I’ve found that the way I get to work can really set me up for the day.
I’m not sure why it’s taken me so long to work this out, but for most of my life, the rush to get to where I am working has always been about a single minded objective (getting there), and usually by the fastest route.
Two years ago we moved office and my routine of six years was upended. I quickly adopted a new route, a direct line along a main road. And then after a few months I was organizing a meeting which involved guiding 10 colleagues from other companies to the office. I researched a different route through the old town and along the lake. It took 5 minutes longer, but was a real joy. It also wowed my colleagues who could not stop taking pictures and comparing it to their misery of a commute to work by metro, overcrowded train or roads clogged with cars.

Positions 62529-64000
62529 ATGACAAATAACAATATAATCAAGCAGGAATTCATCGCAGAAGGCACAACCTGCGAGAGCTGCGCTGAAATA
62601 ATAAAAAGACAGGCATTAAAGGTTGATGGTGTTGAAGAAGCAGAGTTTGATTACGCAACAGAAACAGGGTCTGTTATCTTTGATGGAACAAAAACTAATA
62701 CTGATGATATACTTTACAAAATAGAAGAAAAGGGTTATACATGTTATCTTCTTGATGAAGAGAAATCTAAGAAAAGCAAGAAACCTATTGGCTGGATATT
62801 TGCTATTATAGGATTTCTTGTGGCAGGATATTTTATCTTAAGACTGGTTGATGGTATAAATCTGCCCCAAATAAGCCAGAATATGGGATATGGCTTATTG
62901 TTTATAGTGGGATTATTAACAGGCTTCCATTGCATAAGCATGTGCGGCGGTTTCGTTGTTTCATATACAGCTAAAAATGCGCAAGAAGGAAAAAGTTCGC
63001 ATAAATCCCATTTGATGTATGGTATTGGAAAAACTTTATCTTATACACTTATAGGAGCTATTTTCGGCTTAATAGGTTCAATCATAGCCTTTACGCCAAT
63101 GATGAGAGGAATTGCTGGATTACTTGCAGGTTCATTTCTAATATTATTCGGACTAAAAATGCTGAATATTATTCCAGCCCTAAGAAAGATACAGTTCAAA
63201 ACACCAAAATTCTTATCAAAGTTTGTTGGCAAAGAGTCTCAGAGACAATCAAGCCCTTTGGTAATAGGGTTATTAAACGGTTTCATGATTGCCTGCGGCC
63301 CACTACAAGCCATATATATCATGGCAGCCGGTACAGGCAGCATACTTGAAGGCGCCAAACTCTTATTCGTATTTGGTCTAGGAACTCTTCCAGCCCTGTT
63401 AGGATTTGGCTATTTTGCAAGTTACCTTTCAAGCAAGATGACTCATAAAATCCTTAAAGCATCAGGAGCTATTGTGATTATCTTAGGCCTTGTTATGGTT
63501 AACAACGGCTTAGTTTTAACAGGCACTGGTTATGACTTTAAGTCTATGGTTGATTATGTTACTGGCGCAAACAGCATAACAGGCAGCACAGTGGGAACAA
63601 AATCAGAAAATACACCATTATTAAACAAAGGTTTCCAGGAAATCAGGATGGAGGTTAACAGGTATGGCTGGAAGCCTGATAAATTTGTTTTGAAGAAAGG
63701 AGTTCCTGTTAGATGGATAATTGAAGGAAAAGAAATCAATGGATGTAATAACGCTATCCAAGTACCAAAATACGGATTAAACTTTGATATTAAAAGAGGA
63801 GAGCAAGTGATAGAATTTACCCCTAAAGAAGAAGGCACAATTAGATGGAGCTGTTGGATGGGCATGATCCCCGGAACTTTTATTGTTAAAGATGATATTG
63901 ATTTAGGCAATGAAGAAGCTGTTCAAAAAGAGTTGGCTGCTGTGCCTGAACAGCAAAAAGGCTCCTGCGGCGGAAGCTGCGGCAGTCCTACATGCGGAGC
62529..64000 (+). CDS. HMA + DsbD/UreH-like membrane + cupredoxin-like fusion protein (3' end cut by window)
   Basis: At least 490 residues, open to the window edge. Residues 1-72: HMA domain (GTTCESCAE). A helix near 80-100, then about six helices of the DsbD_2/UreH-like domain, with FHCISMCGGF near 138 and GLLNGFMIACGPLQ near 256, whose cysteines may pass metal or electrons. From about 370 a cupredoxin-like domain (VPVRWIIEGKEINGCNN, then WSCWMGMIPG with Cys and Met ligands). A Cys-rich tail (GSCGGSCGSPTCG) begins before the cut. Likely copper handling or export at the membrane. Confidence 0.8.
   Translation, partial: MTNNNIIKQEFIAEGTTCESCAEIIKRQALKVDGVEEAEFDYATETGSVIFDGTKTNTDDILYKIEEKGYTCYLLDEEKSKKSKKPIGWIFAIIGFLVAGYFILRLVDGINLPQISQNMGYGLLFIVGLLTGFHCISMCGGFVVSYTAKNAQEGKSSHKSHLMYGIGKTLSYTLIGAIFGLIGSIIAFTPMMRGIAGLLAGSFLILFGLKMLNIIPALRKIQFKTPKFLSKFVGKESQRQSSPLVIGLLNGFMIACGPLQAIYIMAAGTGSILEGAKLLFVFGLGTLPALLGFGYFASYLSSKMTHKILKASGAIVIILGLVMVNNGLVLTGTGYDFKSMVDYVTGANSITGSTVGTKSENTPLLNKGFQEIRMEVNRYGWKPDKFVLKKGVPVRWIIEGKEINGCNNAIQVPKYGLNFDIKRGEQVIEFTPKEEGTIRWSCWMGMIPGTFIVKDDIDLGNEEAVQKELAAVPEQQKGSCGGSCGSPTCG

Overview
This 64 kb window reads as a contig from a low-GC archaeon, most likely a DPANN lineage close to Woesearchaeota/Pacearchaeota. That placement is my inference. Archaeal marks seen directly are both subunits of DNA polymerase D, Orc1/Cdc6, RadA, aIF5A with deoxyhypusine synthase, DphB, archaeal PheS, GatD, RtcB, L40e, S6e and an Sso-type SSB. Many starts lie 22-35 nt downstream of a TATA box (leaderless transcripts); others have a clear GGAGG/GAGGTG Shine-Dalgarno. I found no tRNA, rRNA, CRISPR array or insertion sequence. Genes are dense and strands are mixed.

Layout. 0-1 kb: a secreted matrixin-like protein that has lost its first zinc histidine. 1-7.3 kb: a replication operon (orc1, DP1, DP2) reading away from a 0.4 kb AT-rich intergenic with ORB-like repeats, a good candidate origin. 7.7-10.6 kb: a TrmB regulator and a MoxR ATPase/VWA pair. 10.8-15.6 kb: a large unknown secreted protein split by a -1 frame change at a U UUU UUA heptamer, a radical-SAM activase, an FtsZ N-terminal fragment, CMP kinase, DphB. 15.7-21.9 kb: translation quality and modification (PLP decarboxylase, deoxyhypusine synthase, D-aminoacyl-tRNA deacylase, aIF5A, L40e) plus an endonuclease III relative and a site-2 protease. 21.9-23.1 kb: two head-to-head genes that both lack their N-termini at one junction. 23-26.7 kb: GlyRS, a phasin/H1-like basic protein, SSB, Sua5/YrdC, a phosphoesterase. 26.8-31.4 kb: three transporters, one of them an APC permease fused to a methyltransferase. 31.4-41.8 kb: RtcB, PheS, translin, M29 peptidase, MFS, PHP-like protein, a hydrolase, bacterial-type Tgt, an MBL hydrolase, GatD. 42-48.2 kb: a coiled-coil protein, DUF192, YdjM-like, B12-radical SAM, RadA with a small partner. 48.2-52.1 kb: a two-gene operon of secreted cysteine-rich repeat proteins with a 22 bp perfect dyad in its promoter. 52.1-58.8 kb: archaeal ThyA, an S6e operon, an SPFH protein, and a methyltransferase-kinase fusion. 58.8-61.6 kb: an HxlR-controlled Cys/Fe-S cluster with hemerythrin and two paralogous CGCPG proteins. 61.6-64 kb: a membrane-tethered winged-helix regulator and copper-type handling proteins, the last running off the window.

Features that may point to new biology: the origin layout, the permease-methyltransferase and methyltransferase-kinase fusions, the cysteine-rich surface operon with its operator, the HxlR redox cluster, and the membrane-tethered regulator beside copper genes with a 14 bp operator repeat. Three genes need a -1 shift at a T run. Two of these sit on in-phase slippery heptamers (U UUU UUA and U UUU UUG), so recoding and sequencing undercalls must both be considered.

From then on I took this scenic route to work (see the photos below) and found myself arriving at work refreshed and looking forward to the day ahead, whatever the challenges.
The benefits of experimentation
An interesting piece of research on daily commutes in London discovered that “a significant fraction of commuters on the London underground failed to find their optimal route until they were forced to experiment”. The researchers concluded that “Encouraging ourselves to implement occasional routine-breaks could be beneficial as well”.
On my way to work this week I met a colleague who I had not seen taking my route before. She told me that she tries to take different routes to work – she likes the mix, the unexpected, the new. It keeps her fresh and stimulated. I could not agree more.
A few months ago we moved office again, back to the building I had been walking to, along the same road for six years. Experimenting again, I have now found new routes along a river and the lake, with a chance to watch the fishermen, the swans, and admire the views across the lake. I arrive at the office in a refreshed frame of mind.
I also realize how privileged I am to be able to travel to work where I do.